You wouldn't accuse any segment of the high-tech sector of orthodoxy. But even by tech industry standards, the market for WAN acceleration is a wild ride. Just ask Silver Peak Systems' founder and CTO, David Hughes, who says that in the WAN space, sometimes "no" means "yes," late is better than early, and you have to add to subtract.
The game plan for Silver Peak came to Hughes while he was working as an executive in residence at Benchmark Capital. He was taking a close look at the branch office and figuring to build an appliance that would improve the link to the home network. But in his talks with potential customers about the problems they were facing, the feedback he was getting was not what he expected.
"I came from Cisco, so I was thinking about it in terms of augmenting their router," Hughes remembers. "And their reaction was, 'We don't want to add any more boxes in the branch. We're actually trying to get rid of boxes in the branch.'
"The first few times I heard that, it sounded like they didn't like my idea," he adds with a laugh.
But then Hughes had a revelation. Maybe his appliance could help facilitate the consolidation or centralization that customers were trying to achieve. So he started asking these customers exactly which sorts of boxes were giving them problems. What were they trying to get rid of?
Hughes counts them off: "It was Exchange servers, file servers, or they've got this backup system that's not running properly…those were the headaches in the branch, not the router." If only these sites could rip out those servers and deliver mail and files from the central LAN, life would be much simpler…at least for the IT folks. But would the long-distance links be too slow for end-users?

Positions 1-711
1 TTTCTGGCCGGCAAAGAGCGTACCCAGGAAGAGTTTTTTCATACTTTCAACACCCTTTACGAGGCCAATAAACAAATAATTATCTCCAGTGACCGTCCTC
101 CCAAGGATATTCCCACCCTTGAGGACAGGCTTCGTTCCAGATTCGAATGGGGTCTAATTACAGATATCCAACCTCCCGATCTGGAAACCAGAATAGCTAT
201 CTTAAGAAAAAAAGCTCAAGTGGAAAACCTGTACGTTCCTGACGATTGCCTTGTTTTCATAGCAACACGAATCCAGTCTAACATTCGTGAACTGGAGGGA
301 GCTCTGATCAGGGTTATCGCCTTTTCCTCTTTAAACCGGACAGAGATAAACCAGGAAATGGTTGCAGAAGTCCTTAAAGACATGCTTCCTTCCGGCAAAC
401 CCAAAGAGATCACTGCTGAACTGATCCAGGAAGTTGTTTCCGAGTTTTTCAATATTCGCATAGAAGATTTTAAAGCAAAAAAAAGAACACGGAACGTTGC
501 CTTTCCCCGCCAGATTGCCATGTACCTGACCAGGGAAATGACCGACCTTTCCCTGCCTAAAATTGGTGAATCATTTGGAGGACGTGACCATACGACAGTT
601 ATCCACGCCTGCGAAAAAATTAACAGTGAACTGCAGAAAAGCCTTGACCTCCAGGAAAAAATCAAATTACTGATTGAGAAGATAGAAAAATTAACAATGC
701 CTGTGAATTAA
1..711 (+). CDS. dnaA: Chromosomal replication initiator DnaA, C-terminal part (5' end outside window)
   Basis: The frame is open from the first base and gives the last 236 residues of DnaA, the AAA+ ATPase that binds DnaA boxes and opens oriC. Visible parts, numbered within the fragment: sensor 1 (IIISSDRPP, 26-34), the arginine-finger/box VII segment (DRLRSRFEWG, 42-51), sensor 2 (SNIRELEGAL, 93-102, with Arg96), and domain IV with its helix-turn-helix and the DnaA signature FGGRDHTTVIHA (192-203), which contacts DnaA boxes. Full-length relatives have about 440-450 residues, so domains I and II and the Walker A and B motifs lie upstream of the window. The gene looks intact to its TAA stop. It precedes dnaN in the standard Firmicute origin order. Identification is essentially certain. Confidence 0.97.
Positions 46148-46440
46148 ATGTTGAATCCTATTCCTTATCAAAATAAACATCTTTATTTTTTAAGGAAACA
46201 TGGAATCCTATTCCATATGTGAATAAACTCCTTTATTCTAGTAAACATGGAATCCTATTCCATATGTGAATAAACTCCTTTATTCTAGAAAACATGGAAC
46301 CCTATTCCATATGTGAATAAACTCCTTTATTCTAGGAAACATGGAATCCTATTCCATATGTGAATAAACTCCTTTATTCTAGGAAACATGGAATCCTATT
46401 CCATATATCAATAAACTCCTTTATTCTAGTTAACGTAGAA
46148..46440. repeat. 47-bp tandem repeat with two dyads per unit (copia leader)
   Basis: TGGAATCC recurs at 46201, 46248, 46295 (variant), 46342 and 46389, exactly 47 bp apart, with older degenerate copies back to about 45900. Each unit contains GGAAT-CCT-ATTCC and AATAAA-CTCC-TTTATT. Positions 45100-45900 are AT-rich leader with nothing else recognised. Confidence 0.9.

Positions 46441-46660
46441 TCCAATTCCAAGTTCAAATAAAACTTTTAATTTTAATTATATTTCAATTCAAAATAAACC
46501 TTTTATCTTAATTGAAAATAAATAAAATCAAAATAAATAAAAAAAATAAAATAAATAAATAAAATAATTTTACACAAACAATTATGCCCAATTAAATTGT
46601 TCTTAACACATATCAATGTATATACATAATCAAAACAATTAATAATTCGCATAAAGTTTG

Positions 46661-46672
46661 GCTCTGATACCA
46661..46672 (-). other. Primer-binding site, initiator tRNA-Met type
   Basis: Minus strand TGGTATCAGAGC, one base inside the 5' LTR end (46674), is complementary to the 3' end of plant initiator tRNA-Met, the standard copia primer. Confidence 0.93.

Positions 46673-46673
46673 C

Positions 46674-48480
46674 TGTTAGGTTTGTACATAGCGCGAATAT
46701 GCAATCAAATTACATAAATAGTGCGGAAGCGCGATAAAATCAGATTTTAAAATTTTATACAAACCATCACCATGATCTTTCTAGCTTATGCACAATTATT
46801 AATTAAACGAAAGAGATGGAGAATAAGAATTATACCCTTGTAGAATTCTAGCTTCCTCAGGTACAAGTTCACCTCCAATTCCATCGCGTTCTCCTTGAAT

And that's when Hughes began explaining how he could embed a disk array in his appliance that could store all the data the branch needed locally. Thanks to the magic of disk-based data reduction, combined with protocol optimizations that reduced chattiness and latency over the WAN link, customers wouldn't have to sacrifice performance.
Silver Peak's disk-based data reduction eliminates repetitive data transfers by identifying byte-level patterns of data that have traveled the WAN and serving them locally on subsequent requests. For example, if a user opens a remote file that a coworker previously downloaded, the entire file could be delivered locally. If the file had been changed in the meantime, then only the new information would make the trip. Naturally, the same principle applies to e-mail, Web apps, and other forms of content.
Once Hughes realized that consolidation was the right focus, he had a second realization: Think big -- in terms of lots of locations, high bandwidth, and heavy traffic flows.
"If you looked at the typical customers of WAN optimization equipment at that point, they were people with little links that they were having trouble with," he recalls, noting that these were potential buyers of just two appliances. "But this consolidation [market]…that was big institutions that wanted to centralize hundreds of branches, so scale was going to be very, very important."